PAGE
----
Body rotation

Body rotation is just as important to a jump smash as the jump itself. When you rotate your body correctly, you are able to generate more power and speed by using the forward momentum of your body. Incorrect body rotation, or no body rotation, can affect your balance, control and power.

To rotate your body correctly during a smash, you should start by turning your non-racket shoulder towards the shuttlecock as you prepare to hit it, pointing at the shuttle helps. As you start to swing your racket, you should continue to rotate your body, turning your hips and shoulders towards the shuttlecock. This will help you transfer the momentum of your body into your shot, increasing the power and speed of your smash. To learn more about how to smash read our article, Badminton Smash: Types of Smashes and How to Play Them.

Stay relaxed

Staying relaxed is very important. Tensing up will cause your smash a lot of problems, such as hitting it into the net or out the back of the court, causing you to miss time your shot, affecting your power and accuracy and also missing the sweet spot on your racket leading to a poor smash.

Accuracy

Often, accuracy can be more important than power. Sure it is great to blow your opponent away with a rocket of a smash, but when you come up against more experienced or better players, often their defence will be able to match your smash. So, aiming for the tram lines or even the opponent’s body itself, can be a much better way to win the rally with a smash.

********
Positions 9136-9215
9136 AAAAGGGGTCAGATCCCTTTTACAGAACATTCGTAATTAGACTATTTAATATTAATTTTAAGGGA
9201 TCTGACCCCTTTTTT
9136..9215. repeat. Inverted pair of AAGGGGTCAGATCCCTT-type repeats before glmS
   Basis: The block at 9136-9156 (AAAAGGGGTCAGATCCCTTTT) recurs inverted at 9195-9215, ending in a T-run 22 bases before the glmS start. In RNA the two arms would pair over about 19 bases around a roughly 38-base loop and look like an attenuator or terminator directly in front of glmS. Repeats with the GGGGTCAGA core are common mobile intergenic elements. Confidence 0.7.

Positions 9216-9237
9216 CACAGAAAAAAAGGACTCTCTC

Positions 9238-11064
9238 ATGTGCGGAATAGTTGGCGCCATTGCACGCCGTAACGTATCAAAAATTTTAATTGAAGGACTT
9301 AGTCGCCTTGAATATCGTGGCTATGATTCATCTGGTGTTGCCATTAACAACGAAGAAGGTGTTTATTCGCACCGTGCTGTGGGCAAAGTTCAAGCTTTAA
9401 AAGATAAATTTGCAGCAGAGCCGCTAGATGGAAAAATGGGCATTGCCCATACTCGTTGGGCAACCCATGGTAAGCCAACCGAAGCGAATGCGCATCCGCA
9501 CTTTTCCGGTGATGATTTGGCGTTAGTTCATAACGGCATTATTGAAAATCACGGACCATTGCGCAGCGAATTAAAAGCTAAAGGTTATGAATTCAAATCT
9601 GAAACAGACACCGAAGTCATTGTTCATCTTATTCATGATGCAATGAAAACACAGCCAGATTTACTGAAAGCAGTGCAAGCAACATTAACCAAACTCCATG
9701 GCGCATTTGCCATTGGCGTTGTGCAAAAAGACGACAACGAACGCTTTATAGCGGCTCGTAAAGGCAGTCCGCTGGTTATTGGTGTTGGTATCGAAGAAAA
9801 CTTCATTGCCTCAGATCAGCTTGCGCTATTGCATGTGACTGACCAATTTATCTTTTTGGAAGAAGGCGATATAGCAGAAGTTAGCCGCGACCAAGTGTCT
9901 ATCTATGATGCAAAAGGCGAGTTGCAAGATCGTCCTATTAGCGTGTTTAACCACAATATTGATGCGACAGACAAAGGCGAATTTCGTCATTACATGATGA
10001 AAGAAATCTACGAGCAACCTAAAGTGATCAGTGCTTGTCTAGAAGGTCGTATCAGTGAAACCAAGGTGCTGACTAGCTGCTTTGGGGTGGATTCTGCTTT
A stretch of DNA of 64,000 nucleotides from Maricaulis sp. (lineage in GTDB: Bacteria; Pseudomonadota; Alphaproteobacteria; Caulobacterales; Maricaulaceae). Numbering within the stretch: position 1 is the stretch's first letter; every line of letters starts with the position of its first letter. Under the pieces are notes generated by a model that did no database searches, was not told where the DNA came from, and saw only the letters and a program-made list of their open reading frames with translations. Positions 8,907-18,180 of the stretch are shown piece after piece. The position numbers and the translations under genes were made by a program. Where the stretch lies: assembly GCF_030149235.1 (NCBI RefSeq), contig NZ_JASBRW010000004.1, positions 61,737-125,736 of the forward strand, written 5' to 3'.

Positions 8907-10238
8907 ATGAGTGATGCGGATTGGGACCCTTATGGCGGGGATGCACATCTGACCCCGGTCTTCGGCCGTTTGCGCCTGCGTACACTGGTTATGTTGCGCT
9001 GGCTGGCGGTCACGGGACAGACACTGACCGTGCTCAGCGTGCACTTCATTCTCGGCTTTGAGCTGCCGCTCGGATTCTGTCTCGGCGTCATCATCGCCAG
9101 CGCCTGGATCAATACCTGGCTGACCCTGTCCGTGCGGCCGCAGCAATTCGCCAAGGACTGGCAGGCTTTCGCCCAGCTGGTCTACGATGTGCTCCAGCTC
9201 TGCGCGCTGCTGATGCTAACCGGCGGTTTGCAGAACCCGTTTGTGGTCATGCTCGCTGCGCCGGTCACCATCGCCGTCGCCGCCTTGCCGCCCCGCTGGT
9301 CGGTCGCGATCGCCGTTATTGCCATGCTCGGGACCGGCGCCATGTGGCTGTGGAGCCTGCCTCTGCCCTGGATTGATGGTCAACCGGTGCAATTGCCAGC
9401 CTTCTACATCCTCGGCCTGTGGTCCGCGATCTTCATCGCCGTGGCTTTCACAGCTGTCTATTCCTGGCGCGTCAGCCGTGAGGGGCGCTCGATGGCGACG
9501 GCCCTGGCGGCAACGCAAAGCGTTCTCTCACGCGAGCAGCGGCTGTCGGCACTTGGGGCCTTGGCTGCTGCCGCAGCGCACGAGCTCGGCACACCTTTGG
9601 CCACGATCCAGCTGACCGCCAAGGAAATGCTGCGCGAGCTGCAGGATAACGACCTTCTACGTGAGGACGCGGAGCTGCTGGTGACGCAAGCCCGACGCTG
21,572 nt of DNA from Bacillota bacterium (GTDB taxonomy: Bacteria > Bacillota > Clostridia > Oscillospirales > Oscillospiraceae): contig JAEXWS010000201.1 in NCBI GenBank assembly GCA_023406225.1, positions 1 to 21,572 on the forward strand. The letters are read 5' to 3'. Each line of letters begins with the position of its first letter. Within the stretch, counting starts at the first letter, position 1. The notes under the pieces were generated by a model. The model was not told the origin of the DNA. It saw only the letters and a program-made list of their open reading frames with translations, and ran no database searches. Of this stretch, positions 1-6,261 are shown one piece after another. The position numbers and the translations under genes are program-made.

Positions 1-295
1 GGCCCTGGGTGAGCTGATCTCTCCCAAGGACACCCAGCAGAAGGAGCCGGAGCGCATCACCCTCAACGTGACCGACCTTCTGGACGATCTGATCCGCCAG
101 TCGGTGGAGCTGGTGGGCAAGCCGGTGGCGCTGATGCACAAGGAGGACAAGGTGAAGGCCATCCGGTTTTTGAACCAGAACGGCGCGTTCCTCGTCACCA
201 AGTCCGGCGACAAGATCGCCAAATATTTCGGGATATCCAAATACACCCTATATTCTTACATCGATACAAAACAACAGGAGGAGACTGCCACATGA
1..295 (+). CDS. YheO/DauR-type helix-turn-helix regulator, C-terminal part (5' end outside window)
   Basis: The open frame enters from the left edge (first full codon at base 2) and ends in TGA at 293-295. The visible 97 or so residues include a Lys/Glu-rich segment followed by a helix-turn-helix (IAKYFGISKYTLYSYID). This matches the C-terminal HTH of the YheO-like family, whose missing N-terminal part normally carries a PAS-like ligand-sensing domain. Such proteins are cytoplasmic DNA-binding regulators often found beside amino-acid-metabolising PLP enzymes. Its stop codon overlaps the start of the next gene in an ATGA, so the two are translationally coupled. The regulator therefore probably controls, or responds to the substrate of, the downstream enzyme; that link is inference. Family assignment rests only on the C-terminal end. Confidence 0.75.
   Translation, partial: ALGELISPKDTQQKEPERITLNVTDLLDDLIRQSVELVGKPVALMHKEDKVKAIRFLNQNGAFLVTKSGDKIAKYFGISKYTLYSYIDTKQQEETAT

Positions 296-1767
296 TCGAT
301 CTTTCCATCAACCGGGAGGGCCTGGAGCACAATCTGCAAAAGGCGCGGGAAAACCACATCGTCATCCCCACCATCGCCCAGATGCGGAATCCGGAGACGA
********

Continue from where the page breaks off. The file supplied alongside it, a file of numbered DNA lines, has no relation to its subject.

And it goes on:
Shoulder speed and strength

In our article on How Fast is an Average Badminton Smash and How to improve yours, we looked at the smash speeds of elite players and saw that the speed of rotation of the shoulder joint is the key factor for what determines a fast smash.

So by increasing the strength of our shoulders, for muscle power and endurance, we can increase the speed of our smash.

In that article we gave you 7 muscle strengthening exercises that can help increase shoulder strength and endurance.

We also have another article all about increasing your strength using just one exercise, if you’re interested, check out our article One Exercise to Improve Your Smash: Pull-Ups.

Conclusion

In this article we have shown, there are many studies that have shown that caffeine can benefit endurance performance, high intensity exercise, and power sports with a recommended dose of about 200–400 mg, taken 30–60 minutes before a workout.